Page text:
AN ECONOMIC MODEL IN PRACTICE…. The previous estimates found that the U.S. economy picked up a little speed in the fourth quarter of 2010 — October through December — experiencing 3.2% GDP growth.
Revised estimates put the number a little lower. That’s discouraging, of course, but for political purposes, it’s worth appreciating why growth was more sluggish than originally thought.
Deeper spending cuts by state and local governments weighed down U.S. economic growth in the final three months of last year. The government’s revised estimate for the October-December quarter illustrates how growing state budget crises could hold back the economic recovery.
The Commerce Department reported Friday that economic growth increased at an annual rate of 2.8 percent in the final quarter of last year. That was down from the initial estimate of 3.2 percent.
State and local governments, wrestling with budget shortfalls, cut spending at a 2.4 percent pace. That was much deeper than the 0.9 percent annualized cut first estimated and was the most since the start of 2010.
Just to clarify, the lower revised figure isn’t reason to panic. There’s no doubt that 2.8% growth isn’t nearly good enough, but it still showed incremental progress — the third quarter of 2010 was better than the second, and the fourth was better than the third.
What I found important about this, though, is the fact that the economy would have been stronger in the fourth quarter had it not been for “spending cuts by state and local governments.” Those cuts were avoidable — the federal government could have intervened to prevent them — but Republican policy dictates that such intervention is outrageous and unacceptable. The GOP wants these cuts to occur; it’s the foundation of the party’s economic policy.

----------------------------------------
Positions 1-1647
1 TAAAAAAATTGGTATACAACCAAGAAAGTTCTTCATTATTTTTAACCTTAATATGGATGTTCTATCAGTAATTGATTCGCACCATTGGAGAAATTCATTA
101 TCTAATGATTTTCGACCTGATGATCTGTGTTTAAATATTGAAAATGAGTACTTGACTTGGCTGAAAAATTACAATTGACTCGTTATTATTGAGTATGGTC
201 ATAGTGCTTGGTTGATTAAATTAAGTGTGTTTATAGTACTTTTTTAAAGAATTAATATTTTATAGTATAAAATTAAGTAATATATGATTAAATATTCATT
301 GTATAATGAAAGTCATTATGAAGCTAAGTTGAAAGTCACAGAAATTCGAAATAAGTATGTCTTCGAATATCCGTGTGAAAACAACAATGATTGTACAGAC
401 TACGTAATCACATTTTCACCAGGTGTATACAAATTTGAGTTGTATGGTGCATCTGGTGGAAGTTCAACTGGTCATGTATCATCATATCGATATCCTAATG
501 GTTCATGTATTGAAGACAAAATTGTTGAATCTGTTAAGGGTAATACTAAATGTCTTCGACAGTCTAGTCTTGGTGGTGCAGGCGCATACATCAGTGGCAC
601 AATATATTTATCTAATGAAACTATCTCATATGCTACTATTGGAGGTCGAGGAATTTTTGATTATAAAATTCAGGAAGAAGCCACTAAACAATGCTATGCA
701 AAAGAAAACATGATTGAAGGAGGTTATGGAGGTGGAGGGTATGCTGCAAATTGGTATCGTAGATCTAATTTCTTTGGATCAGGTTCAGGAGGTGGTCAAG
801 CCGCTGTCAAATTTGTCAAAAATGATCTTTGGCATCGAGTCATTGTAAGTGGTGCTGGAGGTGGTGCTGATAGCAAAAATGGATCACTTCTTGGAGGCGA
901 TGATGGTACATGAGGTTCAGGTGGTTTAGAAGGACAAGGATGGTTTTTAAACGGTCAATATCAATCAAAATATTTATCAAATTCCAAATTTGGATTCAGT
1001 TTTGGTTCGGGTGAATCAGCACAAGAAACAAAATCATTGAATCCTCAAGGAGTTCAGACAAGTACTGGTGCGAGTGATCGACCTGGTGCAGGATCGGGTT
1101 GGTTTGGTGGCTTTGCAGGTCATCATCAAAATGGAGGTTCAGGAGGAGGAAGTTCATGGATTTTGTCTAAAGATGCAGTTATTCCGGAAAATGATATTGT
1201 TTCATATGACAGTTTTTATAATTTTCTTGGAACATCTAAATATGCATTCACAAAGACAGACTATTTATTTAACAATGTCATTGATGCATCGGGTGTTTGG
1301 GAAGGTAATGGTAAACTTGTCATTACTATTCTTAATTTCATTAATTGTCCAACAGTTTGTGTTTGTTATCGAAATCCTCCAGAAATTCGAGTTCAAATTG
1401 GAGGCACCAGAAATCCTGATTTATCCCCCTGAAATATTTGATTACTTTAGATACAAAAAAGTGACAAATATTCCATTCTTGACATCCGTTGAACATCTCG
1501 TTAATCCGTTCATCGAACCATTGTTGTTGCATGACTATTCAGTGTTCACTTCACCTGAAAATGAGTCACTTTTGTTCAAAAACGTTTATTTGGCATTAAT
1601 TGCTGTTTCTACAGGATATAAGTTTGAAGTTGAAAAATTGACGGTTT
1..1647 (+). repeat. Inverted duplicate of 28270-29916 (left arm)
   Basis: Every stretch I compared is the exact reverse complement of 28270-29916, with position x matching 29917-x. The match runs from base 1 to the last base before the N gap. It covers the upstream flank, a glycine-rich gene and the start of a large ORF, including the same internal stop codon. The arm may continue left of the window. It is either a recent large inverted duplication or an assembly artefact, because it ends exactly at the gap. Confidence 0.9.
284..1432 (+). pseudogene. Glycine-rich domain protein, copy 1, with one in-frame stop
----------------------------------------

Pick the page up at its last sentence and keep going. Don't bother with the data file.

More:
But let’s also take the next step with this — congressional Republicans see state and local governments cutting spending and believe federal officials should do the exact same thing.
It leads me to wonder if maybe Republicans in D.C. just aren’t paying close enough attention to current events. In England, British policymakers cut spending and it slowed their economy. In Germany, German officials cut spending it slowed their economy. In American cities and states, officials cut spending, it slowed the broader national economy.
And now in the midst of a budget fight, congressional Republicans are absolutely convinced that what the country really needs is to follow the lead of the British, the Germans, and the states.
They feel so strongly about this, they’re prepared to shut down the government to get what they want.
The Republican line is backwards, bogus, and blind.
Update: All of this, by the way, comes against the backdrop of independent estimates showing that GOP-approved cuts would push the U.S. economy back towards a recession — data that Republicans haven’t even tried to refute.